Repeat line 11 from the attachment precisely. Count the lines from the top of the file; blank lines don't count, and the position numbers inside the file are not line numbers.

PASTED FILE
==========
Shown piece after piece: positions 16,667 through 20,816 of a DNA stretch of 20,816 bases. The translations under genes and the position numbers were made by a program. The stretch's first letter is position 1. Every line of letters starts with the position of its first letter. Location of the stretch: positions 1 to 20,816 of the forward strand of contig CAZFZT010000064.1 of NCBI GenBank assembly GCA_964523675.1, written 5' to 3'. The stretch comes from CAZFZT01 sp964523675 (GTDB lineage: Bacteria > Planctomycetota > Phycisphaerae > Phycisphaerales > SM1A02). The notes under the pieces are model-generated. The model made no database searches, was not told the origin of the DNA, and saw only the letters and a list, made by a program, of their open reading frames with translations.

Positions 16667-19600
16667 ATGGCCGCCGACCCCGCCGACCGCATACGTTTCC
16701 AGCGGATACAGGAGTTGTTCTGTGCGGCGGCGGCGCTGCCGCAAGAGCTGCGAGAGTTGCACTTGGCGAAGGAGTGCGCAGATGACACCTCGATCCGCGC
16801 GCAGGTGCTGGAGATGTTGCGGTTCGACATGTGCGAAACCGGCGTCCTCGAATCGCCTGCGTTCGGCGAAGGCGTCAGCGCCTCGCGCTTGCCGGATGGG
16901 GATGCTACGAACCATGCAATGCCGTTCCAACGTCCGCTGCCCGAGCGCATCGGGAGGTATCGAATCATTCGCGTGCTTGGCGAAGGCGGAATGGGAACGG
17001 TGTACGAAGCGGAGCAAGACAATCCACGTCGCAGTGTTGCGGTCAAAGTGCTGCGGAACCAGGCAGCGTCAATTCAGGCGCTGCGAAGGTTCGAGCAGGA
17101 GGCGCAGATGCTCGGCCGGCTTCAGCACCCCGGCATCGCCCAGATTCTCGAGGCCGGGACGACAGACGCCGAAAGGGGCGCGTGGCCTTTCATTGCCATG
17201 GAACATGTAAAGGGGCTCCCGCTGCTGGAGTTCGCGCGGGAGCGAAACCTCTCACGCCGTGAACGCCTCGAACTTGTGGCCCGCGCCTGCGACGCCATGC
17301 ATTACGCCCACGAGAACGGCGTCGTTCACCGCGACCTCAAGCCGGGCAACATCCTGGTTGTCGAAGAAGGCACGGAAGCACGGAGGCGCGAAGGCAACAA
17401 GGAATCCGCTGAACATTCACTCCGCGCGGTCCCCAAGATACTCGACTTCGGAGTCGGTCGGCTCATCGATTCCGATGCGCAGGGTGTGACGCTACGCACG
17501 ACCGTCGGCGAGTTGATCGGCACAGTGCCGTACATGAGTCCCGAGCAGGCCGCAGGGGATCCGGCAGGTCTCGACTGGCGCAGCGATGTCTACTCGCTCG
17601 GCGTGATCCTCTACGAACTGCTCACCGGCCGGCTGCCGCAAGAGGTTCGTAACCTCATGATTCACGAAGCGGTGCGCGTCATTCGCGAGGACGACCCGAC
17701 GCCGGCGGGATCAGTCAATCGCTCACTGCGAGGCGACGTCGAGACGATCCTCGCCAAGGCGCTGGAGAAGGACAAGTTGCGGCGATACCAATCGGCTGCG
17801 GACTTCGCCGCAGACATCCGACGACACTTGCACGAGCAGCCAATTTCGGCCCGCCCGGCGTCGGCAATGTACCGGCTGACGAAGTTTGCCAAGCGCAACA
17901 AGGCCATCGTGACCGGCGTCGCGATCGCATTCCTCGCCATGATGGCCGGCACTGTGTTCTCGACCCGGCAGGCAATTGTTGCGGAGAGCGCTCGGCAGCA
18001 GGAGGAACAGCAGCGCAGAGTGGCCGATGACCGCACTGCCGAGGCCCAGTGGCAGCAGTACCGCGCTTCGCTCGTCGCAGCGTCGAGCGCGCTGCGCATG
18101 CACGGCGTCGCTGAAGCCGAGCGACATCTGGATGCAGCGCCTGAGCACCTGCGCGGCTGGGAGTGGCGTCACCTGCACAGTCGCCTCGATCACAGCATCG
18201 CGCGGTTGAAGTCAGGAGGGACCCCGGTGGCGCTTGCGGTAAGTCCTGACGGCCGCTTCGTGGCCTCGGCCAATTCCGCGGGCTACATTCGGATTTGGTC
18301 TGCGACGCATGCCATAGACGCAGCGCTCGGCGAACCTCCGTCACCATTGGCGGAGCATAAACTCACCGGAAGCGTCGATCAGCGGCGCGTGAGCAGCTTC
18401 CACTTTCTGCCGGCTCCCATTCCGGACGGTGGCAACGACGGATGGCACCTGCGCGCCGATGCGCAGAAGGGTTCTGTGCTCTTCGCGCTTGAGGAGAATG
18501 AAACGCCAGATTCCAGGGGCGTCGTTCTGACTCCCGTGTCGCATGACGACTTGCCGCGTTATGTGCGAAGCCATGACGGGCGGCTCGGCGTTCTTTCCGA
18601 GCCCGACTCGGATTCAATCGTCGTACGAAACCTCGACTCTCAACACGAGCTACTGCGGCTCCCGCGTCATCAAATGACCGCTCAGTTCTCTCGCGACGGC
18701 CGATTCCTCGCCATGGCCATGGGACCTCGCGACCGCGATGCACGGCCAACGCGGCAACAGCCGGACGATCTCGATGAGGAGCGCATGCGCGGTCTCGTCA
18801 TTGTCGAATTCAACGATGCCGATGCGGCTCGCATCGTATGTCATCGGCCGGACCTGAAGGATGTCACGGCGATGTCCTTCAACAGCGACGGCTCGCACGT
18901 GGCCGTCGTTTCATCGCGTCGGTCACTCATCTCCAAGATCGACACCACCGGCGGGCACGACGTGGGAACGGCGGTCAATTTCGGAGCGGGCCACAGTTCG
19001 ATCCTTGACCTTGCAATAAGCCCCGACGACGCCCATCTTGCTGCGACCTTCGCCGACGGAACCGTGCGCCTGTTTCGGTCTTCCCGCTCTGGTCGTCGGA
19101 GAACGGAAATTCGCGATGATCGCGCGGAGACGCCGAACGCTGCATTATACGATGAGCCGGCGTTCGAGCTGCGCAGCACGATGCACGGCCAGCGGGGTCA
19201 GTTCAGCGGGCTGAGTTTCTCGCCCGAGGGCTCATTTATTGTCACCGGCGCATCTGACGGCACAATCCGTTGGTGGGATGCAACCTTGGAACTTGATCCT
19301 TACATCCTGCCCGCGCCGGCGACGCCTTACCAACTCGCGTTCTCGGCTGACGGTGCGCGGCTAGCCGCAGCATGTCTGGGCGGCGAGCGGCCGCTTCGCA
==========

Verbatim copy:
17401 GGAATCCGCTGAACATTCACTCCGCGCGGTCCCCAAGATACTCGACTTCGGAGTCGGTCGGCTCATCGATTCCGATGCGCAGGGTGTGACGCTACGCACG